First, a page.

There’s an oft-quoted line in the classic 1995 mystery/heist/Benicio Del Toro mumbling movie The Usual Suspect: “The greatest trick the devil ever pulled was convincing the world he didn’t exist.” I was thinking about that today. With Brexit lurking around the corner like Keyser Soze, it’s marked primarily by the many guises it’s worn since 52 percent of the population voted for… something, not quite defined. We’ve gone from “of course we won’t leave the single market” to “we’ll do a trade deal over a cup of coffee” to “no deal is going to be wonderful” (if you’re Boris Johnson) or “we’ll survive” (if you’re Oliver Dowden) to this, if you’re me. How did that happen with so little fanfare? One of the most damaging things about 2020 for the UK has been the way Covid so dominated the public attention that it completely distracted us from the Brexit negotiations. Would a clearer, less fatigued public mind have put more pressure on the Government to achieve a deal? Perhaps not: I’ve been predicting no deal since 2016, but my goodness if it comes to pass we’ll be wondering about it in a few years’ time. One of my friends exports goods to the UK, and he’s describing a state of absolute panic among the people moving his goods in the UK. Fun and games for 2021.
- Ok, so the intro was about as much fun as a smack in the face with a roll of quarters, but I’ll make it up to you. This interview with Michael Clemens is absolutely brilliant, and I cannot recommend it enough. In fact, if you’re short of time, just open it and ignore the rest of the links. Michael is given a proper grilling here, but answers every questions with such clarity, exposing logical and moral fallacies in the arguments around immigration while also drawing on a huge range of evidence to explain why so many stated positions about migration are drawn from faulty logical foundations and how they can be tested (and disproved) by evidence. What I liked most about the interview, though, was how Michael was able to discuss not just the fine details of US migration law, but also their genesis (as he puts it, it is of the “here’s a number I pulled from where the sun don’t shine” school of policymaking) and how different kinds of policies might offer a partial improvement – and what problems they won’t resolve. He ends on a note that is a little pessimistic and a little optimistic, quoting the classicist Jeremy McInerney: “Wisdom only comes through suffering”, which may turn out to be our verdict on Brexit, too. Bonus: a VoxEU write-up on the importance of migrants as key workers in Europe. Spoiler: it’s huge.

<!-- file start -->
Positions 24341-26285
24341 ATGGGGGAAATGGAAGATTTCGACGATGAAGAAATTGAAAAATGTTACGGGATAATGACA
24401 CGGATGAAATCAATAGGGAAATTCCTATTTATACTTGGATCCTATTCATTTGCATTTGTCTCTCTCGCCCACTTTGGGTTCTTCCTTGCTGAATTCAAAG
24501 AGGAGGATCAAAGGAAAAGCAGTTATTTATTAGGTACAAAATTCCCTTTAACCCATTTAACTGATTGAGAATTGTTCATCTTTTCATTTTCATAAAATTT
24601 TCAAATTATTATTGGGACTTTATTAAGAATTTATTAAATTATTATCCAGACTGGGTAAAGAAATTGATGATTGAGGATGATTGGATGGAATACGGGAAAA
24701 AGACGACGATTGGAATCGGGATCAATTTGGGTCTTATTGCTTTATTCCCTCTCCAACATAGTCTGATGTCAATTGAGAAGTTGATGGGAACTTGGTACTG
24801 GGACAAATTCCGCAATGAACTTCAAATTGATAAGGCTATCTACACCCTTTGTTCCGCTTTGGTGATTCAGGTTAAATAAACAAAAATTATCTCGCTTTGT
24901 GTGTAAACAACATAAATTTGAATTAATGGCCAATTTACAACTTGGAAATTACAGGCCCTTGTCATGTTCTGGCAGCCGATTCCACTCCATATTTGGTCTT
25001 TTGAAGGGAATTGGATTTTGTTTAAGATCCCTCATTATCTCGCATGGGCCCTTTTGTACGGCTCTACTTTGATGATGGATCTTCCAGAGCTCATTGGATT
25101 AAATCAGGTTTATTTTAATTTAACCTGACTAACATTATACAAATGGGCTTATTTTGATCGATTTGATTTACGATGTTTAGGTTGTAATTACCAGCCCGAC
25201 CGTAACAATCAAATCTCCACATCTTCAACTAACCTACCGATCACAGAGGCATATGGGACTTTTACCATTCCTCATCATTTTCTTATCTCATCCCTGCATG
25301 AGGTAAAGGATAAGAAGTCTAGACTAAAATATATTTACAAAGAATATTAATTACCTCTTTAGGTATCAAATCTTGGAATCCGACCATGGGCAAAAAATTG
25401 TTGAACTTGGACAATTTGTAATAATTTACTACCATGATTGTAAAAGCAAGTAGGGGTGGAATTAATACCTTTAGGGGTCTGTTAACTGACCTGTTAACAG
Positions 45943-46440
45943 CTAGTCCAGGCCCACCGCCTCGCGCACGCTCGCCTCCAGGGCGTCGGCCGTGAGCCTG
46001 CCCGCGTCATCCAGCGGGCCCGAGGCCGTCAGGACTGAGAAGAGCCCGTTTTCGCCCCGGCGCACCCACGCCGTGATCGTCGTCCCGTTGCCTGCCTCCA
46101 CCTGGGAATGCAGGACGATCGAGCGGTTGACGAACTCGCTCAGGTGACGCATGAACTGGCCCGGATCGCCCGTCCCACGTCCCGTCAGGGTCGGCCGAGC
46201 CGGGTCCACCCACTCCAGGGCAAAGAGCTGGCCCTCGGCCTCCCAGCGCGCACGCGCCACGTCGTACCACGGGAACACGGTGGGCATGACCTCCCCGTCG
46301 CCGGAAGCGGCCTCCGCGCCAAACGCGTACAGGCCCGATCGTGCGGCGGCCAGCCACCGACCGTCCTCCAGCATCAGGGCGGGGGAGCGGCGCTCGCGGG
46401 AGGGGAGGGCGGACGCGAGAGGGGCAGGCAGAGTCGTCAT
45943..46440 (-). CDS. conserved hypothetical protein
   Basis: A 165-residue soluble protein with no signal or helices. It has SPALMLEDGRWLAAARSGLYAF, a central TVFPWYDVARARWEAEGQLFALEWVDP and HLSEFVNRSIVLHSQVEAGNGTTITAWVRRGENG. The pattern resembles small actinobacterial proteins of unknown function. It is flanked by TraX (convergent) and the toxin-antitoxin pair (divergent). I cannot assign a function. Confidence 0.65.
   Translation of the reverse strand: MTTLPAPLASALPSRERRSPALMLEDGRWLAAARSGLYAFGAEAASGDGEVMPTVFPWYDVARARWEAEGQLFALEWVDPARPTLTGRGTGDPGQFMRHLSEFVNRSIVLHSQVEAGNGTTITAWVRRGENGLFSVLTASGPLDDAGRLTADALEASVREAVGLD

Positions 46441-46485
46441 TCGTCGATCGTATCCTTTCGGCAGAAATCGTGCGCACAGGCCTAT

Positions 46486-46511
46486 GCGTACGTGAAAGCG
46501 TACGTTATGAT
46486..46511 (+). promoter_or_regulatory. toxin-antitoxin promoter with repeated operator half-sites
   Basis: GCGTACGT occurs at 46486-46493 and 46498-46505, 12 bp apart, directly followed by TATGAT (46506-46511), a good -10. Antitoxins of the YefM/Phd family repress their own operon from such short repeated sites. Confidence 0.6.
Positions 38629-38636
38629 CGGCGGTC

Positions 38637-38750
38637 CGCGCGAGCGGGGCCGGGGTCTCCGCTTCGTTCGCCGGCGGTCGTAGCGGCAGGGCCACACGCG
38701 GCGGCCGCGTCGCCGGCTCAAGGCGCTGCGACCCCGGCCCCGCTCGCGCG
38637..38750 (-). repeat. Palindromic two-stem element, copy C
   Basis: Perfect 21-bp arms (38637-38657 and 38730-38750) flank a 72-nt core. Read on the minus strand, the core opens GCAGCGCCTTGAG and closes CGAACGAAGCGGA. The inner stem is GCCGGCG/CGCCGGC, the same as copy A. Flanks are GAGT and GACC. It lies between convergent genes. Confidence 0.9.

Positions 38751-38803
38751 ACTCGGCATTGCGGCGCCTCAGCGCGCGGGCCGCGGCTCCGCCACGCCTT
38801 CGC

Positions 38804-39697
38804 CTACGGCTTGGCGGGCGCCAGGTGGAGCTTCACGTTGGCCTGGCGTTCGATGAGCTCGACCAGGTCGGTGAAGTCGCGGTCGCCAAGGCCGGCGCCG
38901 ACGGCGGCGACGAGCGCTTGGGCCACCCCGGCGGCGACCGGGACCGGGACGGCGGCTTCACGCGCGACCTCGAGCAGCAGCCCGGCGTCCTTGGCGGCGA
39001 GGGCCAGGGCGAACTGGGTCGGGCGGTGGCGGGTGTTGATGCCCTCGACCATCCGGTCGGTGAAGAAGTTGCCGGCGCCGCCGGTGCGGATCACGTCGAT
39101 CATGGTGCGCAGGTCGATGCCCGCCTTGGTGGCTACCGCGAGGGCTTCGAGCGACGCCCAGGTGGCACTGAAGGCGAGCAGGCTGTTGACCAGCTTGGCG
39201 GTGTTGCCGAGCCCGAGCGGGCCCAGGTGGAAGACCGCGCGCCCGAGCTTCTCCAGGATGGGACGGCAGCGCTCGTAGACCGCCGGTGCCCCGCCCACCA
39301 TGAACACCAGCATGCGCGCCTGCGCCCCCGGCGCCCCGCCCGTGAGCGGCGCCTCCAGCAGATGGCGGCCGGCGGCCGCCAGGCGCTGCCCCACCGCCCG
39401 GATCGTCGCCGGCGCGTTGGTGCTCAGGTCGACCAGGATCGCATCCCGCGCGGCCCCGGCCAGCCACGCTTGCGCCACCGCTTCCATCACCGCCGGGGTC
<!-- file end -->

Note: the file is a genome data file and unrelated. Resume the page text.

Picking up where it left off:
- Andrew Gelman and Aki Vehtari have a new paper out summarising what they think the most important statistical ideas of the last 50 years have been. It’s readable, fun and a super introduction to ideas that you should probably understand better than you do – I certainly should.